The reason this question is asked is because some prostate cancers are very mild in nature and in fact would not be expected to cause you any issues if left alone! Hence, the decision around whether to treat or not to treat can be a complex one and will depend on many factors including:

  • age
  • medical and surgical history
  • rectal examination, PSA (and its change with time) & MRI finding
  • biopsy result (ISUP grade and volume of cancer on biopsy)
  • staging scans

The treatment plan for the prostate cancer will therefore be quite individualised and tailored to not only the factors here stated but also to your own personal preference. The decision around treatment will probably be made after multiple consultations where the advantages and disadvantages of each approach will be discussed.

What are my Treatment Options?

The treatment for prostate cancer can be complex. It may include only one treatment modality or may include a combination of treatments over time. Prostate cancer treatment is delivered in a multidisciplinary team setting and while your Urologist will usually be the first to be involved, you may require input from a Radiation Oncologist and/or a Medical Oncologist. Below is a summary of the individual approaches to the treatment of prostate cancer, but as stated, it should be remembered that you may require a combination of these approaches over time. Your Surgeon will help guide you through this complexity.

  • Active Surveillance
    • Appropriate for men who have a low grade prostate cancer that may never cause long-term harm
    • Aim of this approach: to avoid the side effects of the treatment of prostate cancer while not missing the window of opportunity for a cancer cure if definitive treatment is eventually required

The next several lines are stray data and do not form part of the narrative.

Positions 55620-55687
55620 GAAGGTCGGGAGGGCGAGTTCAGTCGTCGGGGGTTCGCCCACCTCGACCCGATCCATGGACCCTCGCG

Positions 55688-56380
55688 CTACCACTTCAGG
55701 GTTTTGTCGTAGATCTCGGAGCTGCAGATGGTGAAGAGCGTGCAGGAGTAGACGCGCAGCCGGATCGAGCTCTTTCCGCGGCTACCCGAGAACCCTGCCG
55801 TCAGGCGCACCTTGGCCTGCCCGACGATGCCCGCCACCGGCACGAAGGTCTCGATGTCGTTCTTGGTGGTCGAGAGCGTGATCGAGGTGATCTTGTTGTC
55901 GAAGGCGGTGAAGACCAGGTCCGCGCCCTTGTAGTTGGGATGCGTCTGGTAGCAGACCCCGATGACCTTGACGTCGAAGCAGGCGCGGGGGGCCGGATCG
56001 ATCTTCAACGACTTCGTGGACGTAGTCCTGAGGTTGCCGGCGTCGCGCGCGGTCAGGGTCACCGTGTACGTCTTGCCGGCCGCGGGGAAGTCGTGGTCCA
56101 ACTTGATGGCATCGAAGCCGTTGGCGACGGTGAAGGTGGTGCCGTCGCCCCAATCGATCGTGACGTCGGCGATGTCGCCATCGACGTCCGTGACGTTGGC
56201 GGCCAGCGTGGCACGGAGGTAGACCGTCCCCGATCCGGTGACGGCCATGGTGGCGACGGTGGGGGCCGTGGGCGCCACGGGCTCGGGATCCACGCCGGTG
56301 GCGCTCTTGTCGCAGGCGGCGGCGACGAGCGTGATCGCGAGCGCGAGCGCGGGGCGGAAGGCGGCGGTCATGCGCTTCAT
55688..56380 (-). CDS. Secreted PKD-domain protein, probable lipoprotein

• Involves regular and close surveillance of the prostate cancer using PSA checks, repeat MRI scans and prostate biopsies
  • Active treatment
    • Surgery: Radical Prostatectomy
      • Removal of the prostate gland (with the seminal vesicles) and the cancer it contains
      • Usually done robotically with a one to two night hospital stay
    • Radiotherapy
      • The delivery of high dose x-rays to the prostate
      • Usually done as a daily treatment over the space of a month together with hormone therapy (see below)
      • Other options of delivery include brachytherapy (low dose and high dose)
    • Systemic treatment – usually for men with prostate cancer that has spread to the lymph nodes or other organs of the body
      • Androgen Deprivation Therapy (ADT)
        • Sometimes referred to as hormone treatment
        • Stops the bodies production of testosterone or sometimes blocks the effects of testosterone
        • Causes a male ‘menopause’ and while this slows the growth of the prostate cancer it is also the cause of its side effects (hot flushes, reduced libido, erectile dysfunction, reduced muscle mass etc)
      • Chemotherapy
        • Delivered by a Medical Oncologist and has been shown to improve long term survival with metastatic prostate cancer
      • Watchful waiting
        • This is the approach used in men who have a known prostate cancer but in whom treatment is likely to cause more harm than good
        • The aim of this approach is symptom control and not cancer cure
        • The time when treatment (usually in the form of hormone treatment) is instituted is if (or when) the cancer causes symptoms or begins to spread to other parts of the body.
        • There are other scenarios in which this approach will be preferred and your Urologist will be able to discuss the details of this with you if it is required for yourself.